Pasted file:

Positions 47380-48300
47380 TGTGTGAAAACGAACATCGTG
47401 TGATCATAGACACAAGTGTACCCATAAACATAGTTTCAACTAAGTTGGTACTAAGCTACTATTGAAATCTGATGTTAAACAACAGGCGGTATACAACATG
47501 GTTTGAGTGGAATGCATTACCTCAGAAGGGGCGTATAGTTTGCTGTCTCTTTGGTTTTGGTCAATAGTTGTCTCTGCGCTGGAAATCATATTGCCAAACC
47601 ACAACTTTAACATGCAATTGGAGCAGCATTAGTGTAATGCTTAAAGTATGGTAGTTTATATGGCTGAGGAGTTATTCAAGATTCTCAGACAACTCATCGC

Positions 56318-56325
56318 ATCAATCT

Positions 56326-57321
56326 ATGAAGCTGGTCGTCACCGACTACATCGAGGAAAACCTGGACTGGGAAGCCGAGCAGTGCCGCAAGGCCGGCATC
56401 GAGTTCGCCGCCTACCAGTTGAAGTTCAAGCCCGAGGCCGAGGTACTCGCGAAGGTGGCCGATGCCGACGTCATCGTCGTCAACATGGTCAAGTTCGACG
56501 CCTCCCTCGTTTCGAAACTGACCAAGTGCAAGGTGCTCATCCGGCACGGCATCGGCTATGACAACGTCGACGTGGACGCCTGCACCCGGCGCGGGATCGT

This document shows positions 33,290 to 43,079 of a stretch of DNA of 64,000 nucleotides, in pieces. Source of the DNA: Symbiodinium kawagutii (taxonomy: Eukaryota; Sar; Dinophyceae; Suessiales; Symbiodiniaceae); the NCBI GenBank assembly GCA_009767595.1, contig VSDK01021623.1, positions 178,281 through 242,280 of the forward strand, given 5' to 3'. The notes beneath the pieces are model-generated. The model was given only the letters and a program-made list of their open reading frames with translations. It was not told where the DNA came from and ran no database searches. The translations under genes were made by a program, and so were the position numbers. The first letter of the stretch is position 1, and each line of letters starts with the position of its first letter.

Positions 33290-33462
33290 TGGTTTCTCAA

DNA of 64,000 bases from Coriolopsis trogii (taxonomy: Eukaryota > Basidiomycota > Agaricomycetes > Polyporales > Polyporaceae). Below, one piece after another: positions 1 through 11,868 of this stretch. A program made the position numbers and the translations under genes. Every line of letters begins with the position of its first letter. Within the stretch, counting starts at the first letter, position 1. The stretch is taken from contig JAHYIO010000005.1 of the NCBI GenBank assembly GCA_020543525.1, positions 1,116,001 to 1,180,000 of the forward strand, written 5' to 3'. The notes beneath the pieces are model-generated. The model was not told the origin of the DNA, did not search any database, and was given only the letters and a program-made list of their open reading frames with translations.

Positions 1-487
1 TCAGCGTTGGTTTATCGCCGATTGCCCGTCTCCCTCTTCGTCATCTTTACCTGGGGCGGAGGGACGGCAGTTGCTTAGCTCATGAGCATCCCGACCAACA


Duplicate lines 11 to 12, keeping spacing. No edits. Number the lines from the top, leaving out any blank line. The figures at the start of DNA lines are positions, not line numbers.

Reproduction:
56501 CCTCCCTCGTTTCGAAACTGACCAAGTGCAAGGTGCTCATCCGGCACGGCATCGGCTATGACAACGTCGACGTGGACGCCTGCACCCGGCGCGGGATCGT

This document shows positions 33,290 to 43,079 of a stretch of DNA of 64,000 nucleotides, in pieces. Source of the DNA: Symbiodinium kawagutii (taxonomy: Eukaryota; Sar; Dinophyceae; Suessiales; Symbiodiniaceae); the NCBI GenBank assembly GCA_009767595.1, contig VSDK01021623.1, positions 178,281 through 242,280 of the forward strand, given 5' to 3'. The notes beneath the pieces are model-generated. The model was given only the letters and a program-made list of their open reading frames with translations. It was not told where the DNA came from and ran no database searches. The translations under genes were made by a program, and so were the position numbers. The first letter of the stretch is position 1, and each line of letters starts with the position of its first letter.